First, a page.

As fall rolls around each year, the temperatures drop, leaves change, and property management teams pull out their sweaters and gear up for budget season! We roll off of the leasing high of summer, and excitedly began planning for what the next year will look like.
It Starts With Vision
Before you can start putting your budget together, you need to fully understand the vision of ownership and the expectations they have for the property in the coming year. It’s best to schedule a time to sit down with your owners, come armed with facts about the overall market and submarket your property is in, with a proposed course of action for the next year. If you operated the property for any portion of the previous year, you should have an understanding of what it takes for the property to operate at its full potential.
Discussing the past and present with your ownership lays a great foundation for budgets, but be sure to establish their expectations and goals for the next year too, so you can thoughtfully draft plans for the future. Are there any capital improvements they’re hoping to complete in the next year? What are their priorities moving forward? Understanding where your ownership is wanting to go will help you ensure the budget steers you in the right direction.
I always encourage zero-based budgeting. Starting with a clean slate allows you to truly assess needs versus potentially allowing erroneous or extraneous costs to remain in your budget. In this way, zero-based budgeting can help lower costs by forcing you to examine each section of your budget with a fresh perspective.
You’ll still want to utilize the historical T-12 of your property and benchmark yourself against industry standards to make sure you’re on track (NAA publishes this type of data for almost every market in the country, for example).
Growth is the Name of the Game
One of the most important things owners are looking for is growth from last year; this can either come from increasing revenue or cutting back on expenses. Where we all win in this business is figuring out ways to increase our revenue, one dollar at a time.
When budgeting for your gross potential rent, you should be sure to review the most recent T-12 to see if it is realistic for the property to be at the rent level you are proposing for the coming year. Ownership goals and the current economic climate will impact rental increases and the budgeted occupancy.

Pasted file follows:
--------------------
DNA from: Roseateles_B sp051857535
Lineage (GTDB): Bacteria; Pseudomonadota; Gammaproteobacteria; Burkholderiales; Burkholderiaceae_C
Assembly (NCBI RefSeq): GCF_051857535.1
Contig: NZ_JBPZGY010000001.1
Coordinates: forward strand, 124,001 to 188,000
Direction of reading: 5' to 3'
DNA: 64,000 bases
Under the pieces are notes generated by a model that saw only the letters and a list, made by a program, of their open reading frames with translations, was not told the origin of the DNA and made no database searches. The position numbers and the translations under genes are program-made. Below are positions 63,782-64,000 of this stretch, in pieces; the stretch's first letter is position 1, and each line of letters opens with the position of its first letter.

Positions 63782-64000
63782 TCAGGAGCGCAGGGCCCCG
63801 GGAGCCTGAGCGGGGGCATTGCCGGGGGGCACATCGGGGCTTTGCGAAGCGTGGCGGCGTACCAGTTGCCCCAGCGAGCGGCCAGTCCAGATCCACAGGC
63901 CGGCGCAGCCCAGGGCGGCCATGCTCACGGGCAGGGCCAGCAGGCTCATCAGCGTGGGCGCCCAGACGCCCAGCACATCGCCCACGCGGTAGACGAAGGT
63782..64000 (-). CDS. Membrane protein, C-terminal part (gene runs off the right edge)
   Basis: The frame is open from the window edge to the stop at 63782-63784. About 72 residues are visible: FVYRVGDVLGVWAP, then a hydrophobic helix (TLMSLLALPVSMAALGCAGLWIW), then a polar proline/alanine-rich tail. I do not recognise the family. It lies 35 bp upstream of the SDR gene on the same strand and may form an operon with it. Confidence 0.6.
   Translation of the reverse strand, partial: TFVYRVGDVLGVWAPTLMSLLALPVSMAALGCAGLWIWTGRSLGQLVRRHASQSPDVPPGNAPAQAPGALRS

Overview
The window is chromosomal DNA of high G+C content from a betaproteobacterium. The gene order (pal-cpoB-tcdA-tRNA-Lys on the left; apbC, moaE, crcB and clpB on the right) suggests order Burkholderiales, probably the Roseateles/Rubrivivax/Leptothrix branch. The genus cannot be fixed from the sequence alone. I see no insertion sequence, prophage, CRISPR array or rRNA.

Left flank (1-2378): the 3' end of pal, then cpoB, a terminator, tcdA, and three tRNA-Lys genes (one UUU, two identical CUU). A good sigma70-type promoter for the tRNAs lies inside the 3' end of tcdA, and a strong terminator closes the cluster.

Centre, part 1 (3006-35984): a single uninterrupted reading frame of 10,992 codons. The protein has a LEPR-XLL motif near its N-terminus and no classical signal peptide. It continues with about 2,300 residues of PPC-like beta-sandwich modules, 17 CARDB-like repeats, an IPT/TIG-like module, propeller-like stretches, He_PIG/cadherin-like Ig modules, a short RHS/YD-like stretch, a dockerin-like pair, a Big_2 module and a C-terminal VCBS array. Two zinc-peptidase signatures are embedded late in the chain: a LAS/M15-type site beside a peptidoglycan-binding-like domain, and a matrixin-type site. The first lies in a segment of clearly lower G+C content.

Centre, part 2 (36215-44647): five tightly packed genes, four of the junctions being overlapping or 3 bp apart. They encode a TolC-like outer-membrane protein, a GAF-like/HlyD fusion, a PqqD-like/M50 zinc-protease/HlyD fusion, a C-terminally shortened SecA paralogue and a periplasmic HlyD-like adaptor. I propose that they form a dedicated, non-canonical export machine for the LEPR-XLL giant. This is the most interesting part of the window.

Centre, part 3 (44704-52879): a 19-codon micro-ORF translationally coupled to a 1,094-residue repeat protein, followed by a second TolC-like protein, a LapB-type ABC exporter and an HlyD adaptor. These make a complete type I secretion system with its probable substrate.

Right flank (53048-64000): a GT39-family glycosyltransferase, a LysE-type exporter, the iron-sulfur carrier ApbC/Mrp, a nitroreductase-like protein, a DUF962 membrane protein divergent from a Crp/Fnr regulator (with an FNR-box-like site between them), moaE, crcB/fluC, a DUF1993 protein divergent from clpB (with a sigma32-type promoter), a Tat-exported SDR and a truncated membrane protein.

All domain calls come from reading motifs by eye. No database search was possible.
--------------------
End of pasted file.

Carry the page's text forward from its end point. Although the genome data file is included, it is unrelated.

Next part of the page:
As property management professionals, we are always searching for ways to increase our additional income. Take a look at your fees and rents to ensure they’re competitive with your market and submarkets, and budget for increases where you can. If your property is billing RUBS, be sure you’re collecting an appropriate amount. As always, be cognizant of state and local laws.
It’s important to rebid each viable contract to at least three vendors with specific expected scope to ensure an apples-to-apples comparison. Be sure you compile bids from vendors you are eager and willing to use: those who have been tried-and-true at providing exemplary service.
Maintenance expenses are best budgeted by utilizing the knowledge of your lead maintenance at the property paired with the historical spending of the property.
Review your turnover percentages and expenses. Ask questions like: do you supply the contractor with paint? Is this a good (competitive) price per square foot? Do they spray or roll? Do you have sprinkler heads in your units that need to be taken into consideration? Can you do touch up paints, or do you always need full paint services? Asking questions such as these will help you identify potential areas of savings, sometimes even processes that can be streamlined or simplified- saving both time and money.
For additional savings, encourage ownership to rebid their property insurance as well.
Once we’ve completed the zero-based budget, looked to increase revenue, and decrease expenditures, we have our net operating income. Depending on what the capitalization procedure is for your ownership and management, the following items are often capitalized or as we say in property management, budgeted “below the line”. Budgets in property management don’t have “wish lists”, only investments carefully planned and budgeted for by ownership that enable the property to reach its full potential. Some frequently capitalized items include:
· Unit upgrades-If you can achieve an appropriate return for the investment.
· Replacement of flooring
· Replacement of the entire A/C unit
· Repainting of the exterior of the property
· Reroofing of a building
· Parking lot replacement
Review, review, review!
Review your budget from a distance to ensure it is challenging and (most importantly) that you are showing substantial net operating income growth year over year. Having another set of eyes (or a few!) is always beneficial as well to minimize errors and maximize perspective and strategy. Your final budget should be a good reflection of where your property has been, but an even more specific vision of where ownership would like to take it in the coming year. A strong budget will present achievable challenges that can be accomplished and surpassed to align with business needs and owner’s desired outcomes.